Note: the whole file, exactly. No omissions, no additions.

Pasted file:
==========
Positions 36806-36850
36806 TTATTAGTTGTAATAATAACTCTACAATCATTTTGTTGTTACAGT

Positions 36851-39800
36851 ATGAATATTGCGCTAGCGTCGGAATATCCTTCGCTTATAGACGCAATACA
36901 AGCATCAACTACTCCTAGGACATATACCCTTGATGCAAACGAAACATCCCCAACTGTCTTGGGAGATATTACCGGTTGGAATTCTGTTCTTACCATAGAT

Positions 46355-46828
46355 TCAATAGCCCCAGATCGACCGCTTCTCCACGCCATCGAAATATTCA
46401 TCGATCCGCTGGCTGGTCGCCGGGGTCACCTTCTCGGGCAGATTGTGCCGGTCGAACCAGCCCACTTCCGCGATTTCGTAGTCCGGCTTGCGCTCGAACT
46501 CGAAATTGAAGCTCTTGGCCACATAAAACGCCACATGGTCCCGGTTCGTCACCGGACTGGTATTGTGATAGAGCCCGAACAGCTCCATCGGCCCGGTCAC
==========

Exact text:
Positions 36806-36850
36806 TTATTAGTTGTAATAATAACTCTACAATCATTTTGTTGTTACAGT

Positions 36851-39800
36851 ATGAATATTGCGCTAGCGTCGGAATATCCTTCGCTTATAGACGCAATACA
36901 AGCATCAACTACTCCTAGGACATATACCCTTGATGCAAACGAAACATCCCCAACTGTCTTGGGAGATATTACCGGTTGGAATTCTGTTCTTACCATAGAT

Positions 46355-46828
46355 TCAATAGCCCCAGATCGACCGCTTCTCCACGCCATCGAAATATTCA
46401 TCGATCCGCTGGCTGGTCGCCGGGGTCACCTTCTCGGGCAGATTGTGCCGGTCGAACCAGCCCACTTCCGCGATTTCGTAGTCCGGCTTGCGCTCGAACT
46501 CGAAATTGAAGCTCTTGGCCACATAAAACGCCACATGGTCCCGGTTCGTCACCGGACTGGTATTGTGATAGAGCCCGAACAGCTCCATCGGCCCGGTCAC